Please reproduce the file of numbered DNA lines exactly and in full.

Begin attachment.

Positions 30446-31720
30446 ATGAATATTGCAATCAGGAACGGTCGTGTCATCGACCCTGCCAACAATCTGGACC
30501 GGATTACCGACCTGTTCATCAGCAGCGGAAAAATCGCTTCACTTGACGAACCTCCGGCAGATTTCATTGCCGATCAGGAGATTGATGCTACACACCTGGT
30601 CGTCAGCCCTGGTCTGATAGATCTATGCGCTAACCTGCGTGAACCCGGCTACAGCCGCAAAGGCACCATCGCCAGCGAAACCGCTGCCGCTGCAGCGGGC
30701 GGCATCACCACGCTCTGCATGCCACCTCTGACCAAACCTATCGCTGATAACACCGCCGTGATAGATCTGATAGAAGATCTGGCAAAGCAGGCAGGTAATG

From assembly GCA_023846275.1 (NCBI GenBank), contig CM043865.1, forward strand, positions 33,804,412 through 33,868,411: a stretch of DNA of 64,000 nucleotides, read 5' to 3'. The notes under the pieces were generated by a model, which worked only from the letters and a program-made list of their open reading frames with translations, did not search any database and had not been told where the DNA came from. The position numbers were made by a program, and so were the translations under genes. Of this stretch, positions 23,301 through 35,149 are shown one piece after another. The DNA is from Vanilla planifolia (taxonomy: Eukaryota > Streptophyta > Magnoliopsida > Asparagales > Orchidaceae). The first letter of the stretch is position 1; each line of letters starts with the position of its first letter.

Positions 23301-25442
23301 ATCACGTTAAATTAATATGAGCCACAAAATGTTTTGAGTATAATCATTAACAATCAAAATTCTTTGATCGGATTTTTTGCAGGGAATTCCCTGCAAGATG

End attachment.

Positions 30446-31720
30446 ATGAATATTGCAATCAGGAACGGTCGTGTCATCGACCCTGCCAACAATCTGGACC
30501 GGATTACCGACCTGTTCATCAGCAGCGGAAAAATCGCTTCACTTGACGAACCTCCGGCAGATTTCATTGCCGATCAGGAGATTGATGCTACACACCTGGT
30601 CGTCAGCCCTGGTCTGATAGATCTATGCGCTAACCTGCGTGAACCCGGCTACAGCCGCAAAGGCACCATCGCCAGCGAAACCGCTGCCGCTGCAGCGGGC
30701 GGCATCACCACGCTCTGCATGCCACCTCTGACCAAACCTATCGCTGATAACACCGCCGTGATAGATCTGATAGAAGATCTGGCAAAGCAGGCAGGTAATG

From assembly GCA_023846275.1 (NCBI GenBank), contig CM043865.1, forward strand, positions 33,804,412 through 33,868,411: a stretch of DNA of 64,000 nucleotides, read 5' to 3'. The notes under the pieces were generated by a model, which worked only from the letters and a program-made list of their open reading frames with translations, did not search any database and had not been told where the DNA came from. The position numbers were made by a program, and so were the translations under genes. Of this stretch, positions 23,301 through 35,149 are shown one piece after another. The DNA is from Vanilla planifolia (taxonomy: Eukaryota > Streptophyta > Magnoliopsida > Asparagales > Orchidaceae). The first letter of the stretch is position 1; each line of letters starts with the position of its first letter.

Positions 23301-25442
23301 ATCACGTTAAATTAATATGAGCCACAAAATGTTTTGAGTATAATCATTAACAATCAAAATTCTTTGATCGGATTTTTTGCAGGGAATTCCCTGCAAGATG